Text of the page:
Data for specific agents in the sections that follow were assembled to assist the provider in weighing the risks and benefits before beginning or continuing their use pregnancy. Information was compiled by selecting commonly used drugs, with an emphasis on recently approved agents.

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Discussion of Specific Agents: Antibiotics, Antiviral, Antiretroviral

Aminoglycosides (Amikacin, Gentamycin, Kanamycin, Tobramycin, Neomycin, and Streptomycin)

  • Old categorization: Pregnancy category - D
  • Risk summary: Trimester of risk - not consistent. Associated defects and complications: Some neonates have had hearing defects, whereas others have had vestibular problems. Some offspring had inner ear damage, whereas others did not.
  • Data: Since 1950, approximately 50 cases of fetal ototoxicity have been described after maternal exposure to either streptomycin or its congener dihydrostreptomycin. Ten cases of fetal ototoxicity have been described with kanamycin, a related drug. These cases occurred when high doses were used to treat tuberculosis. Gentamicin may be ototoxic to adults and to developing fetuses. Evidence indicates that fetal kidney selectively takes up gentamicin, which can result in cellular damage (probably reversible) to immature nephrons. In addition, inner ear damage or hearing defects have been induced in utero in rats and guinea pigs exposed to streptomycin and/or kanamycin.

Antiretrovirals (Abacavir, Didanosine, Emtricitabine, Lamivudine, Stavudine, Tenofovir, Zalcitabine, Zidovudine, Delavirdine, Efavirenz, Etravirine, Nevirapine, Rilpivirine, Atazanavir, Darunavir, Fosamprenavir, Indinavir, Lopinavir/ritonavir, Nelfinavir, Ritonavir, Saquinavir, Tipranavir, Raltegravir, Dolutegravir, Elvitegravir, Maraviroc, Enfuvirtide)

  • Old categorization: Pregnancy category B and C
  • Risk summary: Didanosine had increased risk of birth defects in first trimester as well as later in pregnancy. No specific pattern of defects was noted and clinical relevance is uncertain. Potential fetal safety concern: cynomolgus monkeys receiving efavirenz (EFV) during the first trimester at a dose resulting in plasma levels comparable to systemic human therapeutic exposure had 3 of 20 infants with significant CNS or other malformations.In humans, there is no increase in overall birth defects with first-trimester EFV exposure. However, in humans with first- trimester exposure, there have been 6 retrospective case reports and 1 prospective case report of CNS defects and 1 prospective case report of anophthalmia with facial clefts. The relative risk with first-trimester exposure is unclear. The remainder of the antiretrovirals appear to have minimal risk to the fetus with no higher incidence of birth defects.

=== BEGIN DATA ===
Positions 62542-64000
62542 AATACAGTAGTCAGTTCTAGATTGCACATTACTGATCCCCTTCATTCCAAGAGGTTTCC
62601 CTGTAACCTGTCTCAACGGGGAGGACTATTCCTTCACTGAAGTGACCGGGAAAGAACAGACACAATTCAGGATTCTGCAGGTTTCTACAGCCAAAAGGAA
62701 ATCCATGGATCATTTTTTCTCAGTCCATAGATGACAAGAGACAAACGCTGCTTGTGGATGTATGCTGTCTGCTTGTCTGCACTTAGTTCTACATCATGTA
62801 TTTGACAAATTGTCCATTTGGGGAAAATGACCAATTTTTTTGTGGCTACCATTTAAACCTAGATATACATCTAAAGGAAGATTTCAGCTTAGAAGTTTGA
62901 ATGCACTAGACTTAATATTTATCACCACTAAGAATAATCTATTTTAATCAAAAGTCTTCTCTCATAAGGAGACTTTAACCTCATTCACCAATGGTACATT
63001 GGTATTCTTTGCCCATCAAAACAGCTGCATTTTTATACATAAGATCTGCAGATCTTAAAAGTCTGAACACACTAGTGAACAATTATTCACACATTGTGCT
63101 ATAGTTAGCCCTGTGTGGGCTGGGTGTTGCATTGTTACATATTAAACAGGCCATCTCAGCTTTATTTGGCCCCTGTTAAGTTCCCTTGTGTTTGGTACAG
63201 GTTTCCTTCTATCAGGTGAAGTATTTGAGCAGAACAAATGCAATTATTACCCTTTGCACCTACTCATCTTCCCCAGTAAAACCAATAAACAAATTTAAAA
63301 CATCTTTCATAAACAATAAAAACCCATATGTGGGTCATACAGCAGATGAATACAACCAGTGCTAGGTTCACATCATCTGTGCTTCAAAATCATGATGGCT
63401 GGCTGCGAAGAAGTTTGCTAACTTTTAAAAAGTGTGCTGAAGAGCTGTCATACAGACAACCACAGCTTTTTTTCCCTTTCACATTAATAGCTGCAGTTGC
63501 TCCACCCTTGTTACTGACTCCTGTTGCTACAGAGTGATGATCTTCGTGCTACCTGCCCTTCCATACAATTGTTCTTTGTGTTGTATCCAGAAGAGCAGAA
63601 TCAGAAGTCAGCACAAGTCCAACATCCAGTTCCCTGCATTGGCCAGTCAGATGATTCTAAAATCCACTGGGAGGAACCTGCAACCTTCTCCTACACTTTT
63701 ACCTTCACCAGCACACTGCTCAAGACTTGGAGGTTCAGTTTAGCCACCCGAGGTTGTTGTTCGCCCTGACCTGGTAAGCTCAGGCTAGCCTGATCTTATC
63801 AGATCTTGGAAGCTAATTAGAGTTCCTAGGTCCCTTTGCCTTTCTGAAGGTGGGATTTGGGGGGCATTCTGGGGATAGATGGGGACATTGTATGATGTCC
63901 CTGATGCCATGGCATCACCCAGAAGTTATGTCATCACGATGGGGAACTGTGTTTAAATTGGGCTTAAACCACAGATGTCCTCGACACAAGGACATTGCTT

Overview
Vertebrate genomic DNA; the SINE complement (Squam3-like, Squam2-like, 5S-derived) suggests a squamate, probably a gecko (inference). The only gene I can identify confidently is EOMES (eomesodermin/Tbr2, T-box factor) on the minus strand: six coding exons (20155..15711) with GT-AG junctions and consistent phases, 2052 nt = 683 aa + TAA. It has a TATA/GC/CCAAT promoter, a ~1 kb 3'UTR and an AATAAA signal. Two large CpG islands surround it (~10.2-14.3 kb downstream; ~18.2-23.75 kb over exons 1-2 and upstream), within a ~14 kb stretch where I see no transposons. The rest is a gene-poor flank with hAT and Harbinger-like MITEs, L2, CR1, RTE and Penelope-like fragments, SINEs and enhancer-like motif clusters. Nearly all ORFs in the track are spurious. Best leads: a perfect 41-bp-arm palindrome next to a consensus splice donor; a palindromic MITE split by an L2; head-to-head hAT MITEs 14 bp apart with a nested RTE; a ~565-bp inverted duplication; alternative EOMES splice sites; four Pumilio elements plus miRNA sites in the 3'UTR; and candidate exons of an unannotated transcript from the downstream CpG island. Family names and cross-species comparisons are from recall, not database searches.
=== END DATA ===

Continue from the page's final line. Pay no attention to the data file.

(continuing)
• Data: Studies in monkeys for tenofovir (at doses approximately 2-fold higher than that for human therapeutic use) show decreased fetal growth and reduction in fetal bone porosity within 2 months of starting maternal therapy. Human studies demonstrate no effect on intrauterine growth, but data are conflicting about potential outcomes later in infancy.

Cidofovir (Vistide)

  • Old categorization: Pregnancy category - C
  • Risk summary: Trimester of risk – Unknown. Associated defects and complications - Possible external, soft tissue, and skeletal anomalies (ie, meningocele, short snout, short maxillary bones) of the fetus
  • Clinical considerations: Cidofovir should be used during pregnancy only if the potential benefits justify the potential risks to the fetus.  Potential risk for carcinogenicity in the mother at higher doses.
  • Data: No adequate and well-controlled studies of cidofovir (Vistide; Gilead Sciences, Inc, Foster City, CA) have been performed in pregnant women. This drug was embryotoxic (reduced fetal body weights) in rats at 1.5 mg/kg/d and in rabbits at 1 mg/kg/d, dosages which were also maternally toxic with daily intravenous dosing during the period of organogenesis. The no-observable-effect levels for embryotoxicity in rats (0.5 mg/kg/d) and in rabbits (0.25 mg/kg/d) were respectively about 0.04 and 0.05 times the clinical dosage (5 mg/kg every other wk) based on the AUC. An increased prevalence of fetal external, soft tissue, and skeletal anomalies (ie, meningocele, short snout, short maxillary bones) occurred in rabbits at the high dosage of 1 mg/kg/d, which was also maternally toxic.

Fluconazole (Diflucan)

  • Old categorization: Pregnancy category - C (single dose); D (multiple doses)
  • Risk summary: Trimester of risk – First. Associated defects and complications - Craniofacial, skeletal, and cardiac effects
  • Data:  Available human data do not suggest an increased risk of congenital anomalies following a single maternal dose of 150 mg (Diflucan, Pfizer) for vaginal candidiasis. A few published case reports describe a rare pattern of distinct congenital anomalies in infants expose d in utero to high-dose maternal fluconazole (400-800 mg/d) during most or all of the first trimester; reported anomalies are similar to those seen in animal studies and consist of brachycephaly, abnormal facies, abnormal calvarial development, cleft palate, femoral bowing, thin ribs and long bones, arthrogryposis, and congenital heart disease.  Animal Studies: In several studies in which pregnant rats received fluconazole orally during organogenesis, maternal weight gain was impaired and placental weights were increased at 25 mg/kg. There were no fetal effects at 5 or 10 mg/kg; increases in fetal anatomical variants (supernumerary ribs, renal pelvis dilation) and delays in ossification were observed at 25 and 50 mg/kg and higher doses. At doses ranging from 80 to 320 mg/kg (approximately 2 to 8 times the 400 mg clinical dose based on BSA), embryolethality in rats was increased and fetal abnormalities included wavy ribs, cleft palate, and abnormal cranio-facial ossification. These effects are consistent with the inhibition of estrogen synthesis in rats and may be a result of known effects of lowered estrogen on pregnancy, organogenesis, and parturition